My heart was broken first by love,
my brother has broken my body.
Mother dear make ye my bed,
and lay my face to Fyvie
Thus will I ly and thus will die,
for my love Andrew Lammie.

Ye neighbours here both far and near,
Ye pity Tiftie's Annie,
Who dies for love of one poor lad.
for bonny Andrew Lammie
No kind of vice e'er stain'd my life,
nor hurt my virgin honour,
My youthful heart was won by love,
but death will me exhonour.

Her mother then she made her bed,
and laid her face to Fyvie
Her lovely heart it soon did break,
and ne'er saw Andrew Lammie.
But the word soon went up and down,
through all the lands of Fyvie,
That she was dead and buried,
even Tiftie's bonny Annie,

Lord Fyvie he did wring his hands,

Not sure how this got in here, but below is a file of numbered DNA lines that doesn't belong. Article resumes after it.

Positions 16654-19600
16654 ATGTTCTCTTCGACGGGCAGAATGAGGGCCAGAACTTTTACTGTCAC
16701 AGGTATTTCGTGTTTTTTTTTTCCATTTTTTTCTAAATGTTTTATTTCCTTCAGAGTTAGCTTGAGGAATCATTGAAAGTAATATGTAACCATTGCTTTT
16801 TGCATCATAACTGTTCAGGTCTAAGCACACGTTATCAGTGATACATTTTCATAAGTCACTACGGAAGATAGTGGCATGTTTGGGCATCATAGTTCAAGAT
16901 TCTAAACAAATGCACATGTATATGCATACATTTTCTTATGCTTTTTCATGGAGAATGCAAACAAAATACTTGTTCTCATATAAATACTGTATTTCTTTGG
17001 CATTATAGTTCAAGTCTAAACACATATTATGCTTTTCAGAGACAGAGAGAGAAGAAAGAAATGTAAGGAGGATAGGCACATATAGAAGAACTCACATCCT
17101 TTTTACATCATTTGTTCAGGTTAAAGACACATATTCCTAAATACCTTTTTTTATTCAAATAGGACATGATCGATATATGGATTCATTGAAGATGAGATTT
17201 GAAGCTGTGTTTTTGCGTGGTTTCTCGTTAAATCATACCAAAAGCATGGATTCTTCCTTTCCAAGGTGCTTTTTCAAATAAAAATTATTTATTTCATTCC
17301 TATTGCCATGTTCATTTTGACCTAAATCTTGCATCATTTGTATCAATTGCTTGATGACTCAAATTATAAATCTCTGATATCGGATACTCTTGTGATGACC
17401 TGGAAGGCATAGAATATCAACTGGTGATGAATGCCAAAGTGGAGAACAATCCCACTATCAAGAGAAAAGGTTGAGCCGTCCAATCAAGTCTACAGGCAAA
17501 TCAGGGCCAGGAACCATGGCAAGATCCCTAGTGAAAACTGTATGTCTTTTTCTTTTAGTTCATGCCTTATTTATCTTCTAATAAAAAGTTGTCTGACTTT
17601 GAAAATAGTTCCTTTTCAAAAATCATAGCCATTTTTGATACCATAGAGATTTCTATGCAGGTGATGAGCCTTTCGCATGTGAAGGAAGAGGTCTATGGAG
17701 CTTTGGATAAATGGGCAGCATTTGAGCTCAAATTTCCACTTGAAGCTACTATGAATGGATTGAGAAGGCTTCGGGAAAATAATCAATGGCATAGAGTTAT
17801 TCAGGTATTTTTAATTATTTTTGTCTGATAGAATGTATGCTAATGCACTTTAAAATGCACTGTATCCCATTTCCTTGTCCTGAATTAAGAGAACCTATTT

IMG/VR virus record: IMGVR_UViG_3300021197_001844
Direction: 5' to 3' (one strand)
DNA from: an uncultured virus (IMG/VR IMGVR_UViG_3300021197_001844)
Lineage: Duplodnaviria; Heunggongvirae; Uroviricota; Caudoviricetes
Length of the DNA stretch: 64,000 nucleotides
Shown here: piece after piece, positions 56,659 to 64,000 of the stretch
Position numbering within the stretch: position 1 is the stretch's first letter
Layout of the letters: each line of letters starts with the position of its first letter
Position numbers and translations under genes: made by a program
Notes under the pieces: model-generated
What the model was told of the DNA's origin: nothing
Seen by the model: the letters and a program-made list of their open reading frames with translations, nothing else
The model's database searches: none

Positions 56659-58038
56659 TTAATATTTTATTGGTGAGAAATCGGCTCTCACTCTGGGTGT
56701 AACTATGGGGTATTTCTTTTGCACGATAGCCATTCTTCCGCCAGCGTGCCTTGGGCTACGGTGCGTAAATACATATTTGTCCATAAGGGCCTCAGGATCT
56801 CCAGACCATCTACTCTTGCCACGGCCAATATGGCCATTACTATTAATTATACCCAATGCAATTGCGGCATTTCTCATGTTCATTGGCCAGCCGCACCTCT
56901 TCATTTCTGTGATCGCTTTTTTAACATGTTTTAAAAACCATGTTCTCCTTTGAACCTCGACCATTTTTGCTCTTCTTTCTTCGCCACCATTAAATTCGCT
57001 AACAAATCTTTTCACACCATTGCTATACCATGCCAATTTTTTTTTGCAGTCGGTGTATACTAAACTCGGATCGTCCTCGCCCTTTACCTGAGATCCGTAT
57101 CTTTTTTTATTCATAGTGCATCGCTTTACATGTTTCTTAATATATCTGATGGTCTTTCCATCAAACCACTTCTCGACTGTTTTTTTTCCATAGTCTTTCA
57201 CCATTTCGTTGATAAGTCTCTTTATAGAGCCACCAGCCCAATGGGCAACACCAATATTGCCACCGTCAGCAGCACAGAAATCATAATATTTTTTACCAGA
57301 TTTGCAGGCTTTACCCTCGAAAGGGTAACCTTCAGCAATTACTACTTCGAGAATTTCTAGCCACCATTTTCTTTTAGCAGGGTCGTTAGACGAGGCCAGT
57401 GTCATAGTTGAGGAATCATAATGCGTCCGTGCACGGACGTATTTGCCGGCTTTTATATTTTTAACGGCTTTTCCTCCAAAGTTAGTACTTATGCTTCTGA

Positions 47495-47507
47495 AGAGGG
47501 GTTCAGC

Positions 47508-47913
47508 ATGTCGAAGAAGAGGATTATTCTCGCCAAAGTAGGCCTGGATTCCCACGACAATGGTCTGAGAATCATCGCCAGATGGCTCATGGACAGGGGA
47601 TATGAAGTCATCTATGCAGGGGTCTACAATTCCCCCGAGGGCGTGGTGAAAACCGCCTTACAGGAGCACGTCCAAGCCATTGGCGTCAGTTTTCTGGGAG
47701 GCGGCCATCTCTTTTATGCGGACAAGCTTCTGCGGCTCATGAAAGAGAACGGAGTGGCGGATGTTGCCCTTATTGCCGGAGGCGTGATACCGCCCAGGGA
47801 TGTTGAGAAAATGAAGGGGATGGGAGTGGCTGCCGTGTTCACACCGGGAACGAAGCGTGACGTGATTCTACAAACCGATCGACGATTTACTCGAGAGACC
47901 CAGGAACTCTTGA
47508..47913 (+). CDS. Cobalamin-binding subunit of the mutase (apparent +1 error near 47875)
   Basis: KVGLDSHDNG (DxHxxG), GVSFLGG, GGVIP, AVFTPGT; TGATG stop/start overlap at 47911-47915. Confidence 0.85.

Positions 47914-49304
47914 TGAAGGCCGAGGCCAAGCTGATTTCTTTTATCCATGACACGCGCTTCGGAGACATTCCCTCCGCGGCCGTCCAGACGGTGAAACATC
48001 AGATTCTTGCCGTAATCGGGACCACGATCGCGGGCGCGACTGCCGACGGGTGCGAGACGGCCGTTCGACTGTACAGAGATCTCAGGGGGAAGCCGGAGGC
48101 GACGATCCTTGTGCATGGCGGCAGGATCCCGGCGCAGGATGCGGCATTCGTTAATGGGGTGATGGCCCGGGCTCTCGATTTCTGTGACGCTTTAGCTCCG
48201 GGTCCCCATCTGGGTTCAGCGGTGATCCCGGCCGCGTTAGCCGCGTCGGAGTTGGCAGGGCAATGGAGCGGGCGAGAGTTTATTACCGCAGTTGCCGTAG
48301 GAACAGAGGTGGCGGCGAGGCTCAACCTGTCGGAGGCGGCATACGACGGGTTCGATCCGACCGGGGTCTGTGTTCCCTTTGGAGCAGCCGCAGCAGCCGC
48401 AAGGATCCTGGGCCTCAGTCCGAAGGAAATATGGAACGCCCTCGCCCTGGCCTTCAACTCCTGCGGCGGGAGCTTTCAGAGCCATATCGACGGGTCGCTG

said alas! for Tiftie's Annie,
The fairest flower's cut down by love,
that ever sprung in Fyvie
Woe be to Mill o' Tiftie's pride,
he might have let them marry,
I should have given both to live,
into the lands of Fyvie.

Her father surely now laments
the loss of his dear Annie,
And wishes he had given consent
to wed with Andrew Lammie.
But now alas it was too late,
for be connot recal her.
Thro' life unhappy is his fate,
because he did controul her.

When Andrew home from Edinburgh came
with meikle grief and sorrow,
My love is dead tor me to day,
I'll die for her the morrow,
Now I will on to Fyvie's den,
where the burn runs clear and bonny,
With texts I'll view the briggs of Sheugh
where I parted last with Annie,

Then will I speed to the church yary,
to the green church yard of Fyvie,
With tears I'll water my love's,
till I follow Tiftie's Annie.
Ye parents grave, who children have,
in crushing them be canny,
Lest when too late ye do repent
remember Tiftie's Annie


This work was published before January 1, 1926, and is in the public domain worldwide because the author died at least 100 years ago.